Nach der weiträumigen Elektrifizierung von Privathaushalten in den 1920ern mussten den Menschen die Möglichkeiten, die mit der «unsichtbaren, allgegenwärtigen elektrischen Kraft» (Bucher 1939, S. 161) plötzlich realisiert werden konnten, unendlich erscheinen. Der Autor George H. Bucher hatte eine genaue Vorstellung eines «elektrischen Haus der Zukunft» und beschrieb dieses in einem Artikel für das «Popular Mechanics Magazine».
„This future home will probably be equipped with a number of control centers, from any one of which the homemaker can give her commands to appliances at work in the kitchen and laundry. Electric ranges already are equipped with automatic controls for temperature and cooking time, but there is no practical reason why these operations together with the other appliances cannot be controlled remotely from any room in the house. Perhaps short-wave radio may be utilized for this purpose, as well as for answering the doorbell and receiving visitors by transmitting a greeting to them and unlocking the door.” (Bucher 1939, S. 163)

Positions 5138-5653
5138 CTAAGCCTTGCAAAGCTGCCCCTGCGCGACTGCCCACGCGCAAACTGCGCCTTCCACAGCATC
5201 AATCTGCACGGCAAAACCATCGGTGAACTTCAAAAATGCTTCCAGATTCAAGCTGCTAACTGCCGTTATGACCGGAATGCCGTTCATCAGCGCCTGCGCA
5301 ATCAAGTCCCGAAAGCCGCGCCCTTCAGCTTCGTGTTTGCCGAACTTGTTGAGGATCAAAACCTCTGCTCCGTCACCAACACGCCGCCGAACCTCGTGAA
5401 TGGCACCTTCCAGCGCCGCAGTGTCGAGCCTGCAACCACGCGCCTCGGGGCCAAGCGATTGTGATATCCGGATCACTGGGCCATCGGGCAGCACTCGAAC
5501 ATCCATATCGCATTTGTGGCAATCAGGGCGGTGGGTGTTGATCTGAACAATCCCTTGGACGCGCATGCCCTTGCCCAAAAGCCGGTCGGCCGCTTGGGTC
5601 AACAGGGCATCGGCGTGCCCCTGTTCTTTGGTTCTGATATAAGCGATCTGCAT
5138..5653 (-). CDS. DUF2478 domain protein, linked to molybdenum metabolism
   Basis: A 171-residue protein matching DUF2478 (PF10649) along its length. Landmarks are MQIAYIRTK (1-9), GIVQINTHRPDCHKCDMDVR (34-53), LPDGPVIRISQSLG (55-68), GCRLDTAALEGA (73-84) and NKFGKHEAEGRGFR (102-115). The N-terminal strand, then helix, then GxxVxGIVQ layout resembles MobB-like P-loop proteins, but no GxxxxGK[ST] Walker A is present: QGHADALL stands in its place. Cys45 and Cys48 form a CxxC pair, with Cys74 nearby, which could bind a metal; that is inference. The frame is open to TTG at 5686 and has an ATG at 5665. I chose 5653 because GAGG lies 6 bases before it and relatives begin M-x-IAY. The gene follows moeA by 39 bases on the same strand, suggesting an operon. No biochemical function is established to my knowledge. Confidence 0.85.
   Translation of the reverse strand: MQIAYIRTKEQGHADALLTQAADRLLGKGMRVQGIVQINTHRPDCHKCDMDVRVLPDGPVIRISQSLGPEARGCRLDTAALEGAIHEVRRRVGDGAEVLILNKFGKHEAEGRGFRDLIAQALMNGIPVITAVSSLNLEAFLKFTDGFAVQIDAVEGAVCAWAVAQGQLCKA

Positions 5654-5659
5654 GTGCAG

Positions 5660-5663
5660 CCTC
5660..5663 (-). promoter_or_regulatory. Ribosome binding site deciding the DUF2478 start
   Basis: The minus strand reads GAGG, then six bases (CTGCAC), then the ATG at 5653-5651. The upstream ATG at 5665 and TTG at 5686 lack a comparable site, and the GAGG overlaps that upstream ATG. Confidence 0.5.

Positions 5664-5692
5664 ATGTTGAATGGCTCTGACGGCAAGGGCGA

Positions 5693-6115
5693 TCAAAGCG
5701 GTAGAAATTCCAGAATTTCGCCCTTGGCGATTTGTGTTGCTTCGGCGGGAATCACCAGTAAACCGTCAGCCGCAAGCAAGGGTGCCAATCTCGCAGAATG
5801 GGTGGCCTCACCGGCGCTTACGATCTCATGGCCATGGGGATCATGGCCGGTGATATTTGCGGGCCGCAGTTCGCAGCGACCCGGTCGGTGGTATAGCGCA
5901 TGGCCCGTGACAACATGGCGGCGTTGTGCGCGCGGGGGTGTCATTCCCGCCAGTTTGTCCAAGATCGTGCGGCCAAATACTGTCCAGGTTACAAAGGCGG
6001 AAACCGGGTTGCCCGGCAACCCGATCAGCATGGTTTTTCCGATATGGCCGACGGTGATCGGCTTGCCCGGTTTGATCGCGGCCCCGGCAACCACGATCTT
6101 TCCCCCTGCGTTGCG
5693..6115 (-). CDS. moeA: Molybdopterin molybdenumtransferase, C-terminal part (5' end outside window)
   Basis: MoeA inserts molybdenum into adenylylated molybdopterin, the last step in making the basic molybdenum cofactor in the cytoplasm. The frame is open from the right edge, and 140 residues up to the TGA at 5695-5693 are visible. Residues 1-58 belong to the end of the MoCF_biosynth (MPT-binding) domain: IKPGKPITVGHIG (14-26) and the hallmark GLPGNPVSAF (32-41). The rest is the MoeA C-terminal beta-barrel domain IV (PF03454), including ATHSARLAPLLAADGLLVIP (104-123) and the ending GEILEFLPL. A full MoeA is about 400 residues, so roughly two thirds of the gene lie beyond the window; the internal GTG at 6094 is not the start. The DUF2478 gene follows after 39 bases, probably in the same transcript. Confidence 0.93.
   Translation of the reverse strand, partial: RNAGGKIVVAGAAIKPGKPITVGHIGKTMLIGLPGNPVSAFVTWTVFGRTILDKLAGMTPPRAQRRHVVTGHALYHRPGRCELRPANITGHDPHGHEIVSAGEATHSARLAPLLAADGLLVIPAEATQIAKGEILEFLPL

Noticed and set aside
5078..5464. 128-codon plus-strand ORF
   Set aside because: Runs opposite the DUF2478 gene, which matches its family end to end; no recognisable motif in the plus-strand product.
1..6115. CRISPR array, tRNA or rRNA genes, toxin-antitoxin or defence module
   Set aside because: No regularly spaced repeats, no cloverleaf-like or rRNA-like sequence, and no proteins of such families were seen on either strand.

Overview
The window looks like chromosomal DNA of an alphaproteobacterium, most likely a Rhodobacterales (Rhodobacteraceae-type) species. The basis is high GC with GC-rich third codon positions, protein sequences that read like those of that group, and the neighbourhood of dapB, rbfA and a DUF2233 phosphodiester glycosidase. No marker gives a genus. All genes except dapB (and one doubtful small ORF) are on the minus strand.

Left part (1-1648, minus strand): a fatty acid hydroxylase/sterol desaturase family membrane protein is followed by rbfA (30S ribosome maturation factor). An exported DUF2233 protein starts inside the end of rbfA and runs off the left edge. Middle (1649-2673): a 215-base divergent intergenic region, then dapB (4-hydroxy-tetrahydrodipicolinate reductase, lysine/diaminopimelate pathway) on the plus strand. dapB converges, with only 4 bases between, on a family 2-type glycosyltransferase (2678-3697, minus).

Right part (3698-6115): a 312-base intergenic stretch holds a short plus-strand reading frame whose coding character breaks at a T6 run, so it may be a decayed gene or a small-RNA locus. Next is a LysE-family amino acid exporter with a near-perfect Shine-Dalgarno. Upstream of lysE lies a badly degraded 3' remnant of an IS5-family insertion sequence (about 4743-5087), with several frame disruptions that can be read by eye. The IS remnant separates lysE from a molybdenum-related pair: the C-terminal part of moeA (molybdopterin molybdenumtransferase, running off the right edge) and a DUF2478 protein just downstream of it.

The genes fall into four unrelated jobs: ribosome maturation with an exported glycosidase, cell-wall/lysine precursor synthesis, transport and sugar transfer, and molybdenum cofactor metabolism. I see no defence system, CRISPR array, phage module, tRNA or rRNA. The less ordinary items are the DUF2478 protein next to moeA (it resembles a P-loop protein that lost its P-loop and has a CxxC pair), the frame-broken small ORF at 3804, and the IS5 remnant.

In the not-distant future, the home may well be equipped with “mood control,” which is made possible by newly developed light sources. It’s possible that people will suite the light and color of their rooms to their moods. These new-type lamps produce colors of warm white, day-light white, gold, red, blue, pink and green. It’s up to the psychologists to figure out the proper combinations of colors to lift one’s spirits, when they are down, with a flood of brilliant light, or subdue a sense of excitement with soothing mellow light.” (Bucher 1939, S. 164)
„Of course the future home will be equipped with both radio and television. No one can foresee the possibilities of television. It may change our whole concept of entertainment and move the amusement centers of Broadway and Hollywood right into our living rooms. The home of tomorrow no doubt also will be equipped with some electrical means of recording news reports and pictures as soon as the news happens.”